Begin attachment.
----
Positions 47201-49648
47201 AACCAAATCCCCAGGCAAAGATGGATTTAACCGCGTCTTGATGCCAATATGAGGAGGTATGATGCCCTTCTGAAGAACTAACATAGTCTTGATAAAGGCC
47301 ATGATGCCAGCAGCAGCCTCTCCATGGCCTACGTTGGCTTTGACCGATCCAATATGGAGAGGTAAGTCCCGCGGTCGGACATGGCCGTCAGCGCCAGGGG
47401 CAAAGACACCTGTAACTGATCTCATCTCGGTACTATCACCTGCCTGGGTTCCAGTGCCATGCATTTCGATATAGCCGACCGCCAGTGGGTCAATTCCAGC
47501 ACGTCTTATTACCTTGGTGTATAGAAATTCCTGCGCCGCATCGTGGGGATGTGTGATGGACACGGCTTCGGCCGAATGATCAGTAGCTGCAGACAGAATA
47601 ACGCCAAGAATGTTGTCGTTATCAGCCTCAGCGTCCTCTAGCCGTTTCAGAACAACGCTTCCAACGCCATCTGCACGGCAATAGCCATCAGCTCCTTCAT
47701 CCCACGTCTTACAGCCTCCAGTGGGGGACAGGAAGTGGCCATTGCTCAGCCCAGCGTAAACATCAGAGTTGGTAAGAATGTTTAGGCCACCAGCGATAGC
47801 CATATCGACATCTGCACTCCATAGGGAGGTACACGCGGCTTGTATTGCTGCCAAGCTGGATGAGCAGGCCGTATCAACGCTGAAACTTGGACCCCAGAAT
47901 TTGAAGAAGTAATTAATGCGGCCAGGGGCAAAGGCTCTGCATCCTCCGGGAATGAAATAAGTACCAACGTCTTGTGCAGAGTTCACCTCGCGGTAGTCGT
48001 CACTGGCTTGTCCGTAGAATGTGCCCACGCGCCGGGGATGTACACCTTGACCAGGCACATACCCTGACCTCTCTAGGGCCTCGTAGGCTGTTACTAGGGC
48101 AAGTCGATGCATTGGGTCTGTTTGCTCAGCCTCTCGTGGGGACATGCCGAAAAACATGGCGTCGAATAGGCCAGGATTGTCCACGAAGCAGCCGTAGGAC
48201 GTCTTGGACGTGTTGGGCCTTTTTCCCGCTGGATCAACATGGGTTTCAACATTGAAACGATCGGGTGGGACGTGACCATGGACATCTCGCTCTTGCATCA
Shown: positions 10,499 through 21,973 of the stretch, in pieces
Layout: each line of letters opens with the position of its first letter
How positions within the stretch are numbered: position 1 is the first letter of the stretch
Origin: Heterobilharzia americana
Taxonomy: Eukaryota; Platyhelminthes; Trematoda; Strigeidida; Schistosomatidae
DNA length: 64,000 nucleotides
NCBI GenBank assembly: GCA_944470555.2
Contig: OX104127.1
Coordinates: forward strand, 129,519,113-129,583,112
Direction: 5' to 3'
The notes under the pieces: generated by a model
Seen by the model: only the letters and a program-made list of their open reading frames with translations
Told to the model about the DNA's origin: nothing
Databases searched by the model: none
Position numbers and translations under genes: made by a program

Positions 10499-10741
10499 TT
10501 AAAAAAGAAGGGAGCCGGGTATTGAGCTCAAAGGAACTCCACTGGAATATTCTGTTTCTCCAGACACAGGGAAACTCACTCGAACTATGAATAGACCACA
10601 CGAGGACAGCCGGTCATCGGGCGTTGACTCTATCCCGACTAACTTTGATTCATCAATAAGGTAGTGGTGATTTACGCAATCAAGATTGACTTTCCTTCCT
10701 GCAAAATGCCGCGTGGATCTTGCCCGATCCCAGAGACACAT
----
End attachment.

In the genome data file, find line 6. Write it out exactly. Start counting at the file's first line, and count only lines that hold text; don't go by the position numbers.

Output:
47601 ACGCCAAGAATGTTGTCGTTATCAGCCTCAGCGTCCTCTAGCCGTTTCAGAACAACGCTTCCAACGCCATCTGCACGGCAATAGCCATCAGCTCCTTCAT